Haynes strikes gold for Blue Coat at schools’ regatta
SONNING’S Reading Blue Coat School enjoyed success at this year’s National Schools Regatta in Nottingham, with Alex Haynes
SONNING’S Reading Blue Coat School enjoyed success at this year’s National Schools Regatta in Nottingham, with Alex Haynes winning a gold medal in the championship single sculls.
Elsewhere both the first eight and the Year 11 four reached their respective finals, and a number of teams qualifying for the semi-finals out of the 70 Blue Coat School rowers that competed.
Haynes, 18, gave the Sonning-based school’s performance of the day regatta when he qualified well for the final and dominated the race from the first stroke, winning it in seven minutes, 35.91 seconds.
Earlier in the day, the Year 11 four qualified well in their time trial and raced a very exciting semi-final to finish in second place after a sprint finish. They raced well in the final to finish sixth.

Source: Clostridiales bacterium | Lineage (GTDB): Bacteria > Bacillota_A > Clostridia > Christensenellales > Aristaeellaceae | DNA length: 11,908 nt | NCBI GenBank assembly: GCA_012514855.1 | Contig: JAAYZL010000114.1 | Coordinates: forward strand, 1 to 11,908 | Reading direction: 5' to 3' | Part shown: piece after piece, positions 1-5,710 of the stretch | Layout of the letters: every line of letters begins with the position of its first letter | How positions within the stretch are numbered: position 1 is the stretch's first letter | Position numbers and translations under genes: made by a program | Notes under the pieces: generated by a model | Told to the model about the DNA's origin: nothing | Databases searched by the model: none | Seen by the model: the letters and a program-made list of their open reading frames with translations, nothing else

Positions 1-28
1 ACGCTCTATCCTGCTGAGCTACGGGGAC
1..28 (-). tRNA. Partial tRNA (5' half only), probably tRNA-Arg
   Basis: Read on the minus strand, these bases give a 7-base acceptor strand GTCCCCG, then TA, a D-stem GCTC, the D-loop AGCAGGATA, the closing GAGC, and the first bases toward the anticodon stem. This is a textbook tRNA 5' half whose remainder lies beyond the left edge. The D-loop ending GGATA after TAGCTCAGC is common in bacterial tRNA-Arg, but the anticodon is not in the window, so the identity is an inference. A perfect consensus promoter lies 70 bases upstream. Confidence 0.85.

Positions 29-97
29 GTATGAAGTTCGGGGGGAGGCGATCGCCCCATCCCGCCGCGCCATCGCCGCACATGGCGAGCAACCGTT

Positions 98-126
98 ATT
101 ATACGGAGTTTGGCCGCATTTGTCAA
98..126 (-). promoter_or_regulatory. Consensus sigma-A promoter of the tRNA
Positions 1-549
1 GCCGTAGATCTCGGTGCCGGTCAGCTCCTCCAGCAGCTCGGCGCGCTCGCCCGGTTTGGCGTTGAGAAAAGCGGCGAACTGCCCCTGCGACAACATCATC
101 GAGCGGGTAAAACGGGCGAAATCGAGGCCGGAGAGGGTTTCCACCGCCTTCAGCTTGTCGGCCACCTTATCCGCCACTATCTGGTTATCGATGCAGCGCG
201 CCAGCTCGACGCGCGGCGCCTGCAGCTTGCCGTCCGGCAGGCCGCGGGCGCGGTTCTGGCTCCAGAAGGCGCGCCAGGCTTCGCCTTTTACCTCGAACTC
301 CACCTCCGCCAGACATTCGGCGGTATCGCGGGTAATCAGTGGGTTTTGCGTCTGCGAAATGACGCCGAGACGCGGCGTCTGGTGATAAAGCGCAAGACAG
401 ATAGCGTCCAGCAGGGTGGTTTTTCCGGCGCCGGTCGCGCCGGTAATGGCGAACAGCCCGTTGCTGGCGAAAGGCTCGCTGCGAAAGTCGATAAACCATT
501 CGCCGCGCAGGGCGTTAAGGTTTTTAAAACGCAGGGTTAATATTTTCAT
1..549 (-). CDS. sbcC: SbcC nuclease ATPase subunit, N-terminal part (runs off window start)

Blue Coat’s three senior eight crews competed on Saturday. The third eight raced well in their category and finished fourth in their semi final while the second eight missed out on a place in the final by just half a length. The first eight category was tought with 24 other schools entered. Blue Coat’s crew raced well in the time trial to put them into a good semi-final position. After a poor start in the semi-final they were left with a lot to do to qualify for the final,but the crew, stroked by 18-year-old Fraser Jarrett, managed to overhaul Sir William Borlase in the final few hundred metres to make it into the final by 0.4 seconds.
In the final Blue Coat finished fifth, one length behind the third placed crew.
l Henley College student Molly Harding secured gold and silver representing Marlow Rowing Club.
Harding, who is studying Sports and Exercise Sciences at Henley, is also a student on the highly successful AASE programme at Henley.
Nine other students from the AASE programme were also participating, all rowing for Leander Club. They were Piotr Golawski, Thomas Mortimer, William New, James Lambton-Heys, Montague Norman, Louis Taylor, William Dolin, Christopher Ray, and Robbie Cook.